I've shot quite a few different broadheads. Both fixed and mechanical. You can hear from anyone and everyone, which blade is best. The endorsement of any product comes from people (in such a wide variety) because it worked for them. The common denominator is the fact they put a sharp blade through the vitals at that particular time. They all work. Broadhead tuning is important no matter the brand. Shooting accurately is important no matter the brand. Shooting a sharp broadhead is important no matter the brand.
One thing to note discussing mechanical versus fixed is the amount of energy that is consumed to make a mechanical open, then cut. Most, I repeat, most mechanical are not cut on contact. If you shoot a tuned, fixed blade broadhead that is cut on contact, that is sharp you can get more distance out of an arrow that remains lethal. In other words, you can typicallt kill them farther. If you are shooting under thirty yards, there's no arguing that both are pretty equal. If you are shooting lower weight, slower speed bow, I would suggest fixed and also cut on contact, as a broadhead.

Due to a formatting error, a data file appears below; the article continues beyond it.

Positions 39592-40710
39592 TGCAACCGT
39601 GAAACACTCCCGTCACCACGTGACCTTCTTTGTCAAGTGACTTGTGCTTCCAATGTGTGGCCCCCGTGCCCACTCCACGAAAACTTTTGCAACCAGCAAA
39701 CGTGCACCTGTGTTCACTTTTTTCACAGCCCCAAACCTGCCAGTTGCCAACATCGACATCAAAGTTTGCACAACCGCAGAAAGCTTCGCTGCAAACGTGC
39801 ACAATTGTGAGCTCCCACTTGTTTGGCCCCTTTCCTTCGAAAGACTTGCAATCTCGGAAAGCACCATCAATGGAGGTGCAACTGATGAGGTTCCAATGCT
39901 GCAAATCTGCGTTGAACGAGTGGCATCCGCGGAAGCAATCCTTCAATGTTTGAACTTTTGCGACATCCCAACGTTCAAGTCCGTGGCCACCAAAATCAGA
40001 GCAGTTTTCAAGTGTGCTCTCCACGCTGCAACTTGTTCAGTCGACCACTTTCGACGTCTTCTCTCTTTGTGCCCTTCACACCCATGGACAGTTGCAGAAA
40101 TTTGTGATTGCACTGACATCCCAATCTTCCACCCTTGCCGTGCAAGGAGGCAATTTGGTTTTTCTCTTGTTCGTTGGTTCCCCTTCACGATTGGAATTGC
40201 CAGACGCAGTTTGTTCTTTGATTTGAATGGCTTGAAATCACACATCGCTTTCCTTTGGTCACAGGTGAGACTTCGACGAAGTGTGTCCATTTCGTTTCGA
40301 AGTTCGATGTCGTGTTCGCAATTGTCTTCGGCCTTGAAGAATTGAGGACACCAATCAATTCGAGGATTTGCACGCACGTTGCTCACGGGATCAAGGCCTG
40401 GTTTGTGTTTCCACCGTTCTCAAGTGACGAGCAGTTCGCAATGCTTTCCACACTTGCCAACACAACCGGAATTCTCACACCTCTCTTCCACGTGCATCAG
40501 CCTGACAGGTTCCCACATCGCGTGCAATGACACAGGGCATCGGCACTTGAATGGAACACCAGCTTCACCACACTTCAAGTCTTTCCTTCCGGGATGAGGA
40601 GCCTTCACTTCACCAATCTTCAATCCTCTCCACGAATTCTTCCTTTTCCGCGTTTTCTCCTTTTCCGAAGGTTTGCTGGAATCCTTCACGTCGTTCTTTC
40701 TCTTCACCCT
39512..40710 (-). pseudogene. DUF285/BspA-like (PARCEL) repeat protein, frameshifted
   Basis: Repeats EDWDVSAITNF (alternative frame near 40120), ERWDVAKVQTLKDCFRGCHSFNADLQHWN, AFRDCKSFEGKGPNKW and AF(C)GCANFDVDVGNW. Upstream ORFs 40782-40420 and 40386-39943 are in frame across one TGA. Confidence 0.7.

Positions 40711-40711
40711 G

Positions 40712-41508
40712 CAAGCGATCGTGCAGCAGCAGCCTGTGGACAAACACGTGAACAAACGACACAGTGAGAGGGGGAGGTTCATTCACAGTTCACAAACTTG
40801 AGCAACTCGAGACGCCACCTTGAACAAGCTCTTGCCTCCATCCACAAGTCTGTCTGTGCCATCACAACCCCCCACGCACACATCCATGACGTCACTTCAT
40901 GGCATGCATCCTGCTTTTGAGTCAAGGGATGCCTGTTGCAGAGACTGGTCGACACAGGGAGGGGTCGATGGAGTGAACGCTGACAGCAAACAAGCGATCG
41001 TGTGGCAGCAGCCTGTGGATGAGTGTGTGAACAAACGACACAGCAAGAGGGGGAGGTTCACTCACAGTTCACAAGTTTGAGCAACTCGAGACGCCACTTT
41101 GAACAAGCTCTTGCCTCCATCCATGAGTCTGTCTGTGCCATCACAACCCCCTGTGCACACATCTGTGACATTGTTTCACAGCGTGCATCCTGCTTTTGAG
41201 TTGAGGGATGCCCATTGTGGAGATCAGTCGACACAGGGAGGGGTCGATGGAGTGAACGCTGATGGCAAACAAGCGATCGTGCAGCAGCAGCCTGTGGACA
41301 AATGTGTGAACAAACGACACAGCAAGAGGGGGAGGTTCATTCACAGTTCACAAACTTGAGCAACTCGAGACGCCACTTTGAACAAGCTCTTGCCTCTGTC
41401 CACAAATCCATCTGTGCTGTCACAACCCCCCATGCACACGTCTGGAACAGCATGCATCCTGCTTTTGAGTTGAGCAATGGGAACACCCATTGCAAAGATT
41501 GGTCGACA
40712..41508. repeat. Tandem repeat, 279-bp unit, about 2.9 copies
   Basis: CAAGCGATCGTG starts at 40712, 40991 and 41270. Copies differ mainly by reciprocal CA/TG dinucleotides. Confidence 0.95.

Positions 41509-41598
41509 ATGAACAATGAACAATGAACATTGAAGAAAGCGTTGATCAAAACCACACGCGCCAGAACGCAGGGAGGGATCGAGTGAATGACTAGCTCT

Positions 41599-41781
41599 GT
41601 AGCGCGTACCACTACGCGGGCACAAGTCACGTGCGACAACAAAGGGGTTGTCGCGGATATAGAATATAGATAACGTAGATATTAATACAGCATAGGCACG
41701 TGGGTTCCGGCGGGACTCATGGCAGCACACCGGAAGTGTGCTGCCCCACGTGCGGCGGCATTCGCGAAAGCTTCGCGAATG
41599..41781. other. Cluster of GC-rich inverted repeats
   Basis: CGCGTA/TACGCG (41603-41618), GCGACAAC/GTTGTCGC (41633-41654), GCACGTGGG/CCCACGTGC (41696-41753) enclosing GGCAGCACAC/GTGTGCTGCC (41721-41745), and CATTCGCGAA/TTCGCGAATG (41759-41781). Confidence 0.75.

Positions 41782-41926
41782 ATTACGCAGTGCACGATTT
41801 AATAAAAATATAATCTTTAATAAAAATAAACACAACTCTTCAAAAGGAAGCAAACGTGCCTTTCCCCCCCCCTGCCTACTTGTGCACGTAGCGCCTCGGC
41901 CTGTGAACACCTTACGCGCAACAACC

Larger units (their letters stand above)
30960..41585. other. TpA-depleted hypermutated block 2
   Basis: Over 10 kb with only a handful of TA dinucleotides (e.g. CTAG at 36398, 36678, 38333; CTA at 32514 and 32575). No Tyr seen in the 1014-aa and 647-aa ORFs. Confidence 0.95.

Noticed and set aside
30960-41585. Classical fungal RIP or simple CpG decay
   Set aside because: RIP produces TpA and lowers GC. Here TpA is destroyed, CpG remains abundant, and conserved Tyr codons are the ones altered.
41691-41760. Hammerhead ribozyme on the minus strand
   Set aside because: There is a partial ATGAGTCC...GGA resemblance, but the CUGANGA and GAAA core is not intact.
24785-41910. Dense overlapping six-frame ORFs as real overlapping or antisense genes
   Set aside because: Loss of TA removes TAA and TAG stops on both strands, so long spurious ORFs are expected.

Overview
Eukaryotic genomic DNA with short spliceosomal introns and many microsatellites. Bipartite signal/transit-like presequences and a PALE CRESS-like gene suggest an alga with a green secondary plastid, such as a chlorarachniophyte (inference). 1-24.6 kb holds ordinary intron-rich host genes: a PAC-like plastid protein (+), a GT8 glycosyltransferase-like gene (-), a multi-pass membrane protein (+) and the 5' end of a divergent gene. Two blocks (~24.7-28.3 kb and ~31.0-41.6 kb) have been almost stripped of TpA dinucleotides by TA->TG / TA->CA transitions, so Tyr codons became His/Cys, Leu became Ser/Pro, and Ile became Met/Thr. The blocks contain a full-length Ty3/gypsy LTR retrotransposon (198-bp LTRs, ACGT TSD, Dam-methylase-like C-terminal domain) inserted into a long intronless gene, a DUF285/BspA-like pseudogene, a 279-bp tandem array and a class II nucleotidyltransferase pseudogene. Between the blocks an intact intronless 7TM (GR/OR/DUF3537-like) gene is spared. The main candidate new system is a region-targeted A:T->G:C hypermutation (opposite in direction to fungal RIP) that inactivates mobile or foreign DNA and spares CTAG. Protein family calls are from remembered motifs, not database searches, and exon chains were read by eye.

I shot a deer just yesterday with a mechanical broadhead. Brand? Not important. Three pack was $22. I shoot 70 pounds and maybe 260 fps. I am shooting a very heavy arrow at today's standards at around 500 grains, but my typical shot is 20 yards. It doesn't matter what I shoot. It will kill a deer at that distance. I shoot what's cheapest at the time, and will tell you I've killed at least 50 deer with at least twenty different heads. Last year I was using a three pack of cheapos that cost me nine dollars. Head shot a fox, took a doe and a coyote through the ribs. The broadheads at that price were disposable, and I don't care what they look like after killing a deer.
To sum it up. If you want something you can shoot more than once, and possibly don't have to replace blades every time, the the G5 Montec is a brand I would endorse. Small cutting diameter, need sharpening imo out of the box, but a very sturdy head. You want a mechanical? Personal opinion here, but I would get front deploying heads that are held in place with an O ring. I look at mechanicals as almost certainly disposable, and that will cost you that $15 bucks if you hit or miss lol. So after my 34 years of bow hunting (and bought it all) I've concluded that I wait until they're at close range, stick them where it counts, and all of them work. Oh, and I practice so much my beer belly shows it!